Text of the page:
Dealstorming | Tim Sanders | Part 3

dealstormingAsking questions is always the best way to find answers… other than someone just flat out telling you the answer unsolicited… which doesn’t happen very often. As someone with the mentality of ‘how can I help you’, it is my job to ask open ended question so that I can find the pain points. You’ve gotta keep digging until you know what keeps them up at night!

Previously, I’d use the question, ‘why?’. A lot of the time, people responded negatively because they didn’t want to share the answer with me. Sanders suggest using ‘why is that’ as a better approach and I completely agree!

“With practice, you’ll find that the ‘And why is that?’ exercise is the secret to finding the right problem question.”[note]Page 86[/note]

Heck! Say it in your head. It almost sounds like you’re back in the doctor’s office and the doctors’ asking you questions. ‘Why is that?’ sounds so much better than just asking why. Next time you’re having a conversation with someone and they’re giving you a reason, use ‘why is that?’ and see what their response is.

As you continue to dig into the client or prospect, also take into consideration the changes taking place in their company, the industry and management changes. All of these things can change the conversation both internally (dealstorming) and externally (your client).

“Also list recent developments in the prospects’ or client company’s strategy, market position, competitive set, or other relevant topics that could influence your potential deal.”[note]Page 89[/note]

I met with a prospect a few weeks back that informed me that the CFO’s son was going to sell health insurance soon. My company probably wouldn’t be considered for health & benefits because they’d choose whatever the son was offering. Something that like could really throw a kink in your deal. The more you know about the decision makers and where they came from, the better understanding you can have of their process.

If I’m prospecting and come across someone that previously used my product at a different company… I’m going to make sure that that client has had a positive experience since the sale was final. There are a few other things that can come into place once you’ve begun the process of retaining the client or signing the deal.

“Constraints can include price, terms, window of opportunity, prospect of customer culture, contractual obligations, prospect or customer budget…”[note]Page 91[/note]

That’s just to name a few. You need to have a good idea of these constraints while you’re working opportunities or else you’re going to be wasting yours and everybody else’s time. For instance; if you know for fact that you can not work with government agencies because of x,y,z, don’t bother responding to an RFP or prospecting into those accounts. Trying to dealstorm ideas of how to bypass that objection would take a lot of time and energy… would it even be worth the outcome?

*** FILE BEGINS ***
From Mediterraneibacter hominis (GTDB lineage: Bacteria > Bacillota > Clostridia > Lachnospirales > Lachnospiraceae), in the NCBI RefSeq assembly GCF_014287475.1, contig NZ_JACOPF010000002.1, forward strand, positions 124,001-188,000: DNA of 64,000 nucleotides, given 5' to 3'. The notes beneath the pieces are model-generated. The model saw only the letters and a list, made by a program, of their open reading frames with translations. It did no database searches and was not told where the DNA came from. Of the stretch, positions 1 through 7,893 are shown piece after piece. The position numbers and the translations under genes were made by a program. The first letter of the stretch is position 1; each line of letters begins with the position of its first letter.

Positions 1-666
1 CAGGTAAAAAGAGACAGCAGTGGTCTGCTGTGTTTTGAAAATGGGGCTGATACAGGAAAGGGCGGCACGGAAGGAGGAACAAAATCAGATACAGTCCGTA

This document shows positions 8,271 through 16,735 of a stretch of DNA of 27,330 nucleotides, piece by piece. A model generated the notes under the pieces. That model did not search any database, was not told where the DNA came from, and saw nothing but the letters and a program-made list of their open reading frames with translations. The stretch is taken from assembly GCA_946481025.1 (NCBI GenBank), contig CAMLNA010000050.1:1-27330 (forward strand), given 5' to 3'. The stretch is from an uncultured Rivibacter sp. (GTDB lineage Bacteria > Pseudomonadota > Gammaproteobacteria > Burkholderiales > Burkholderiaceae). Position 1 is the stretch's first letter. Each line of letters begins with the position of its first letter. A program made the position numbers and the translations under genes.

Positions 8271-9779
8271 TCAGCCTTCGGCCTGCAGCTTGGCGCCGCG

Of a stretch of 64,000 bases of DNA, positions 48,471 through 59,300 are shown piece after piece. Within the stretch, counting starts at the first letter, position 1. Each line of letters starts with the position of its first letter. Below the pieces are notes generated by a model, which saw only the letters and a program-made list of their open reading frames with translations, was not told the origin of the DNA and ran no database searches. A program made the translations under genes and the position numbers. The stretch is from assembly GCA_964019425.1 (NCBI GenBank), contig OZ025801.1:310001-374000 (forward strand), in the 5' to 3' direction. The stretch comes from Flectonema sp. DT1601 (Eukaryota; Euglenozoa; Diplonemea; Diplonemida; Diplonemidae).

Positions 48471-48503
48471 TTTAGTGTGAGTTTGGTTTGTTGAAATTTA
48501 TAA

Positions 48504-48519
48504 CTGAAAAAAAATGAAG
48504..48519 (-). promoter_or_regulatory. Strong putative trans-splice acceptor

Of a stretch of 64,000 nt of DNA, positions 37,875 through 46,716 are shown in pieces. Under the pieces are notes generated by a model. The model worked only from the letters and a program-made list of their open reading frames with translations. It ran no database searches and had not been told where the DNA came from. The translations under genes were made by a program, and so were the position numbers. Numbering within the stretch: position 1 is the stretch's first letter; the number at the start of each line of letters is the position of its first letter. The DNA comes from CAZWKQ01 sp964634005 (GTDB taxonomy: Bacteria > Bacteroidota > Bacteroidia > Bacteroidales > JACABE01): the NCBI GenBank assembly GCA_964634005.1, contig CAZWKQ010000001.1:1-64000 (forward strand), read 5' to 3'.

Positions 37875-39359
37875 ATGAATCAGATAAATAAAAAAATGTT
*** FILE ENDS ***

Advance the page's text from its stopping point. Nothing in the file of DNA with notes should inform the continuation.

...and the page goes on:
Coming together as a team and dealstorming is all about getting different points of views and coming up with a solution. What I know about sales is going to be a heck of a lot more than my implementation person. But that person might know more about the technology side of our software.

“In many situations, the information revealed in the meeting leads the problem owner to find his solution right away. Too often, common knowledge (what we all know) is driving current efforts, which aren’t working.”[note]Page 98[/note]

For the most part, people only know how to do their job and nothing else. We don’t know what we don’t know! Getting together with a group of people in different departments will shed a lot of light on solving problems. Sanders walks the reader through how to choose teams and delegate different jobs within the dealstorming session. Maximize the amount of time you’re together.

How many meeting have you attended that actually started on time? Everybody was in their seat, mouths shut and ready to learn… probably not a lot of you. Sanders harps on adding a 10 minute ‘gathering time’ prior to the actual meeting time.

“By including a gathering time, you send a strong signal to participants that the start time is firm and that they should be on time!”[note]Page 108[/note]

I love it! you can get the technology all set up. You can get the ‘hellos’ and ‘how ya doing?’ out of the way too. That way, when the meeting starts… it actually starts. Nobody likes having their time wasted. Especially someone in a position of high power. Don’t forget, if you’re taking someone else’s time, show your appreciation!


There’s more to come from me about:

Dealstorming | Tim Sanders

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